Why JVM does not release unused memory eagerly, a discussion

Why JVM does not release unused memory eagerly, a discussion

If you do a quick search on the Internet with keywords like “Java doesn’t release memory”, “JVM no heap release” and so on, you will be overwhelmed by the results. Some of the explanations are good and some are poor or outdated. In this post, we discuss the phenomena of why JVM does not proactively release unused memory eagerly.

In order to understand this issue, first I discuss the general practices of memory allocation and how it is implemented in JVM initially. Then I discuss available options to force JVM to release the allocated memory. And lastly, I conclude this post with the idea of whether it is a good idea to practice JVM memory release proactively.

How general memory allocation works

To understand this issue first we need to understand the constraints of memory allocation in general and look into how it is implemented in JVM. Then we examine available options to force JVM to release the allocated memory. Lastly, we conclude this post with the idea of whether it is a good idea to practice JVM memory release proactively.

Memory allocation constraints/considerations

There are multiple considerations to keep in mind regarding memory allocation in general.

1. Asking OS for memory is an expensive process

Communicating with the OS to ask for more memory is an expensive procedure. It does not make sense to release the memory immediately after a memory-intensive cycle. Since the process does not know when more memory will be needed again the safest approach is to keep the memory in the case that is needed immediately to reduce the overhead of communicating with the OS. The “when” concept could mean a second, a minute, or an hour from a point in time. 

2. Non-contiguous memory space and heap resizing

Memory is not used continuously. It will be fragmented over time when different processes start and end, attributed to allocating and releasing memory. That is a core aspect behind Virtual/Logical Memory Allocation to deal with non-contiguous physical memory spaces.

Additionally, there is no guarantee that a process even writes to the logical memory addresses contiguously. Take the C programming linked list as an instance. It works in a non-contiguous manner by the contrast of arrays. That creates memory fragmentation over time. Hence, if a process has to release a part of its allocated memory, the prerequisite is to resize its heap and then release a chunk of free memory to the OS. As you may have guessed by now, that procedure is CPU intensive. Since each process’s memory space is protected (avoiding processes stepping in each other memory space) increases the predicament for OS to utilize the freed memory.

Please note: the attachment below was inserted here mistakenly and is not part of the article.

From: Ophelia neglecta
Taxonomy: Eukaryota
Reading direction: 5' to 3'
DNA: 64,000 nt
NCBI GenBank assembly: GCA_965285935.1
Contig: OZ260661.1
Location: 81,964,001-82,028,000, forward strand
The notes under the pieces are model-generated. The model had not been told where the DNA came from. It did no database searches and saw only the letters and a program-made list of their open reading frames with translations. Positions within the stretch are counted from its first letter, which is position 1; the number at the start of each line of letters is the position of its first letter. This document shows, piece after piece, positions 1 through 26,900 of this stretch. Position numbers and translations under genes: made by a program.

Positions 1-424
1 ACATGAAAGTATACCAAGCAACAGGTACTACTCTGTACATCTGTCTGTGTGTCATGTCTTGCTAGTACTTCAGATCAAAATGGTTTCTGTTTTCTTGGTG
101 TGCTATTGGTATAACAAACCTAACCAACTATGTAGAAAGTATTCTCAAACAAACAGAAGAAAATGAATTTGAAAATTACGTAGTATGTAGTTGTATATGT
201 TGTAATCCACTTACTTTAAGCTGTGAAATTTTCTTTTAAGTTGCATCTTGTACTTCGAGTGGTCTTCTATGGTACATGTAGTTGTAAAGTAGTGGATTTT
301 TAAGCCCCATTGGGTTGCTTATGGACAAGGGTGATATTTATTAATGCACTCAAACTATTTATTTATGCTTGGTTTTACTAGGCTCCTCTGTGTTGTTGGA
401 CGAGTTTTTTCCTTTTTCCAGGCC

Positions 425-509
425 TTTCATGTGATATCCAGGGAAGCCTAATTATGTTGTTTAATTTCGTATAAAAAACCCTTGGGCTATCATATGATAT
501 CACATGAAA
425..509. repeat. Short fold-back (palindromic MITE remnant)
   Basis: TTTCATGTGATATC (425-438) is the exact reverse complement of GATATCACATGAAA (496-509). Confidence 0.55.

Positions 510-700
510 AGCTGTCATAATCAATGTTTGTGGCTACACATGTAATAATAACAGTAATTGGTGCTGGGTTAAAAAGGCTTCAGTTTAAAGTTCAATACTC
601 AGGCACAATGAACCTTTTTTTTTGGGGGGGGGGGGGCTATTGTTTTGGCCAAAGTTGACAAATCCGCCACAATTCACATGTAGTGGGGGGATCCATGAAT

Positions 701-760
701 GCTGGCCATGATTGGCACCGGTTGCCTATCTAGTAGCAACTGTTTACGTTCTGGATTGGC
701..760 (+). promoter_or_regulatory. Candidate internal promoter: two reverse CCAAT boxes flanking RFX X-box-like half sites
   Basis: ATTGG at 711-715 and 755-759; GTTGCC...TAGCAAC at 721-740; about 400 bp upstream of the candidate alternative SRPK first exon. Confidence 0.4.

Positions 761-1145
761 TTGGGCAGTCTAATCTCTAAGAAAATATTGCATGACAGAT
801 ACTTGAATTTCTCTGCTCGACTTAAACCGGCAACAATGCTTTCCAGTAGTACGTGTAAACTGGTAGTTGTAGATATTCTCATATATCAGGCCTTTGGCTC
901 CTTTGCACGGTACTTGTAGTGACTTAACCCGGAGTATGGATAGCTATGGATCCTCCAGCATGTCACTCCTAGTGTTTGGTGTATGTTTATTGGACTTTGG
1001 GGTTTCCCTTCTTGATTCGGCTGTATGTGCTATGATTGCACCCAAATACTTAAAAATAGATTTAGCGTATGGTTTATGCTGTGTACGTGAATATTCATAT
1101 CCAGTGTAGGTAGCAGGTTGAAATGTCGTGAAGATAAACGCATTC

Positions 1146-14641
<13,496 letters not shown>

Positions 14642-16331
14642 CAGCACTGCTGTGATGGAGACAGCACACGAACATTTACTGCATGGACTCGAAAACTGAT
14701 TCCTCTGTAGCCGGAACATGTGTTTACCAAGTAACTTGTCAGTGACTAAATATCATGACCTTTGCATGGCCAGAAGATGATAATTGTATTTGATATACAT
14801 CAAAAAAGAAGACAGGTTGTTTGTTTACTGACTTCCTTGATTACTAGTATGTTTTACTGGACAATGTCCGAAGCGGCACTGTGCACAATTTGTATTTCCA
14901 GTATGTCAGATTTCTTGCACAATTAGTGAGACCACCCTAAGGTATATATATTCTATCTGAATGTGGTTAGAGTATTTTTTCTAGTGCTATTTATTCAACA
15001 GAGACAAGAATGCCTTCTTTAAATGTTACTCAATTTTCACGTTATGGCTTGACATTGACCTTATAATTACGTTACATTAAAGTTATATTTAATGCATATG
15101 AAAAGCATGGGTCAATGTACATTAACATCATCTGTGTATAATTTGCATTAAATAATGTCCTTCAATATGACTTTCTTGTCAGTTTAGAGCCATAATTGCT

Even underlying low-level free functions are not implemented in such a way as to free memory immediately.

3. Safety matters

The third reason is the matter of safety. It is safer to get needed memory once at the start and then manage it internally rather than each time calling a syscall to get memory which does not guarantee the allocation of the required memory.

Therefore, it does not make sense for a process to release the free memory frequently especially when the process is busy or could get busy at any moment and doesn’t know when it needs more memory again.

Could the OS run out of memory?

Now the question is if all processes ask for memory and don’t release it proactively does not that cause the OS to crash? The answer for modern operating systems is “no”. If an OS detects that RAM memory becomes sparse, it swaps parts of the memory content to disk. Then on page faults, the operating system reloads the needed pieces into the RAM again.

How does JVM release the free memory?

Now that you know the underlying memory allocation concept and considerations, let’s focus solely on JVM memory management.

Similar to other processes, JVM follows the same practice more or less. Matter of fact, the designers of JVM decided to sacrifice memory for stability. The reason for such a decision is simple. When JVM faces memory issues, it cannot recover from memory outages. If a JVM runs out of resources, it often enters into an unpredictable state that is resolvable only by restarting the JVM.

On the other hand, there are some mechanisms to force JVM to release parts of its free memory automatically in a proactive manner, especially with recent ongoing garbage collection enhancements since JDK 8. We discover those options in the next section.

Forcing JVM to release memory